Boris Johnson’s Government is being urged to explain to the families of the Birmingham pub bombings victims why it wants to “close the book” on the case.
Julie Hambleton, whose sister Maxine was among 21 people killed in the 1974 blasts, said ministers lacked “the courage to face the families” to discuss plans to end prosecutions for violence linked to Northern Ireland’s Troubles.
A group of Birmingham MPs, along with shadow Northern Ireland secretary Louise Haigh, have written to Brandon Lewis about the “shameful” lack of a meeting with victims’ families.
The MPs, including Tory former cabinet minister and Sutton Coldfield MP Andrew Mitchell, called on the Northern Ireland Secretary to meet the families and “look them in the eye”.
Mr Lewis set out plans this month to introduce legislation to create a statute of limitations which would end all prosecutions for incidents up to April 1998 and would apply to military veterans as well as ex-paramilitaries.
The proposals, which the Prime Minister said would allow Northern Ireland to “draw a line under the Troubles”, would also end all legacy inquests and civil actions related to the conflict.
Ms Hambleton said ministers had not had the “basic common decency to discuss this with the victims’ families and survivors of the horrendous atrocities that were committed against so many across Northern Ireland, England and beyond”.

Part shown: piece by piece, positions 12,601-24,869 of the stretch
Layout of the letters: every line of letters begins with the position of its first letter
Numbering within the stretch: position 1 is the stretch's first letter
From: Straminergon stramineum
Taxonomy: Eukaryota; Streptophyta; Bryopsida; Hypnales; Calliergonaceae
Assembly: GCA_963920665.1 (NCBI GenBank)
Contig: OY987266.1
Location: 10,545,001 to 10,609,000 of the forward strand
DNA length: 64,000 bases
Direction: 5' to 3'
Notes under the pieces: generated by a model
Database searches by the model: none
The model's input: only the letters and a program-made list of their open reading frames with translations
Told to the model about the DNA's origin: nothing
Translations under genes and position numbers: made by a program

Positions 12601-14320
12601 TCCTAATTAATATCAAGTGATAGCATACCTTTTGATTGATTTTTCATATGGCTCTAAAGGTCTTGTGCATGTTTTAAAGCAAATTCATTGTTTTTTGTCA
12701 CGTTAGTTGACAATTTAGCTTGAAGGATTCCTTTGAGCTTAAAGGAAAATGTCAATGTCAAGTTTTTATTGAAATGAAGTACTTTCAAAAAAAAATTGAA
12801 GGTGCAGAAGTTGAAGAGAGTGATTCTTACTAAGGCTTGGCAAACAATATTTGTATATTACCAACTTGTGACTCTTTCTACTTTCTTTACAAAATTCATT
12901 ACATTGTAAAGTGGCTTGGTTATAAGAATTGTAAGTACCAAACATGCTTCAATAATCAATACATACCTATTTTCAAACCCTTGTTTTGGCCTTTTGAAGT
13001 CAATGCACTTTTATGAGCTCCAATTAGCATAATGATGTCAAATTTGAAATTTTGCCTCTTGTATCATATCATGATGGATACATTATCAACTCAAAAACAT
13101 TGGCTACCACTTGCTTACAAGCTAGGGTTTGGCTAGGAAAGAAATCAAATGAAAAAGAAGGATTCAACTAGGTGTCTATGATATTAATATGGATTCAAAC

“What is it about the lives and mass deaths of our loved ones that they appear to not have the courage to face the families to discuss such abhorrent ideas with?”
In their letter to Mr Lewis, the MPs said: “It is shameful that families were not even granted the basic courtesy of a meeting to discuss plans to grant an amnesty to those who murdered their loved ones.
“It is time you urgently held a meeting with the families of those killed and injured by the appalling atrocity in Birmingham, looked them in the eye and explain why you want to close the book on their cases.
“As local Members of Parliament, we stand four-square behind the families in their long campaign, and urge you not to undermine the rule of law and with it any prospect of justice.”
Two bombs planted in the Mulberry Bush and Tavern in the Town pubs exploded on November 21 1974, killing 21 people and injuring up to 220 more.
A flawed investigation by West Midlands Police into the bombings led to the wrongful convictions of the Birmingham Six.
Nobody has been brought to justice for the blasts despite years of campaigning led by the group Justice 4 The 21.
In 2019, an inquest found a botched IRA warning was responsible for the victims’ unlawful killings.
However, the coronial process was described as “unsatisfactory” by some of the bereaved, for not prompting criminal charges against any of the perpetrators.
The Government put forward its statute of limitations plan amid concern about prosecutions of soldiers for incidents during the Troubles, but it will also apply to terrorists.
Mr Lewis acknowledged to MPs earlier this month that “the end of criminal prosecutions will be difficult for some to accept, and this is not a position that we take lightly” but it is “the best way to help Northern Ireland move further along the road to reconciliation”.